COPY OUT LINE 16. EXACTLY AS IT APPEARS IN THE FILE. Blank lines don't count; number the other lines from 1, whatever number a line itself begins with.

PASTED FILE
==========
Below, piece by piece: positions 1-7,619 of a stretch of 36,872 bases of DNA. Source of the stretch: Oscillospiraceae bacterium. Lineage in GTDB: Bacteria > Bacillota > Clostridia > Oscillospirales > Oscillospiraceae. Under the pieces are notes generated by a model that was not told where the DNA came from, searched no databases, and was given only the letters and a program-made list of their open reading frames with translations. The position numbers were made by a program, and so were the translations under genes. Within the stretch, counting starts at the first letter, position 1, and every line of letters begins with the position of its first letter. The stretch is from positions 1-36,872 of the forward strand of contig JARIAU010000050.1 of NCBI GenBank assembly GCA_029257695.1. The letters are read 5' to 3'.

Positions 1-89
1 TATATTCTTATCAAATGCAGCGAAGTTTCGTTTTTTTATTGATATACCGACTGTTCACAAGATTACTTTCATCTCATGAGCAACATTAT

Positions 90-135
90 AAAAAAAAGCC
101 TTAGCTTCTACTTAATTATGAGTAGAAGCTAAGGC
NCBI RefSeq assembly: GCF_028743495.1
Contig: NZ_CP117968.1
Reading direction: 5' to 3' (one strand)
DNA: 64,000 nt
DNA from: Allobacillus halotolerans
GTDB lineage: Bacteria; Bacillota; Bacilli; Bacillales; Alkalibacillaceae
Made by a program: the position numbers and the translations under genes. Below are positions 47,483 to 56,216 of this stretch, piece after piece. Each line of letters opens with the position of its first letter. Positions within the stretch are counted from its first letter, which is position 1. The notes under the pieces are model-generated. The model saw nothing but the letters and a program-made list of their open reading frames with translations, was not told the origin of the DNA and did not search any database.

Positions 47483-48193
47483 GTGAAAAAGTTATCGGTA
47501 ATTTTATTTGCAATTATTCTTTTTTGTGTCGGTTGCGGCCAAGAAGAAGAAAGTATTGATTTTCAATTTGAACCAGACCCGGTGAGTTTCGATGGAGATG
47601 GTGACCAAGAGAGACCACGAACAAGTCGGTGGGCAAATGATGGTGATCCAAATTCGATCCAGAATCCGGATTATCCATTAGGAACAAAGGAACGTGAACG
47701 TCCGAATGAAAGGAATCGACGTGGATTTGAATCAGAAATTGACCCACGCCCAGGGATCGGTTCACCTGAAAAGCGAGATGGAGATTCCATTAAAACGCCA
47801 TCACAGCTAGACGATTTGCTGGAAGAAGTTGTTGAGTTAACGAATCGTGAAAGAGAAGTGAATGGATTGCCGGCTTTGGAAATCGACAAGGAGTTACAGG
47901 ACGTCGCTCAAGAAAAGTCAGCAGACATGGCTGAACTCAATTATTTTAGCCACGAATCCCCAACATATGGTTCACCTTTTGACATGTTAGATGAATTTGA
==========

47501 ATTTTATTTGCAATTATTCTTTTTTGTGTCGGTTGCGGCCAAGAAGAAGAAAGTATTGATTTTCAATTTGAACCAGACCCGGTGAGTTTCGATGGAGATG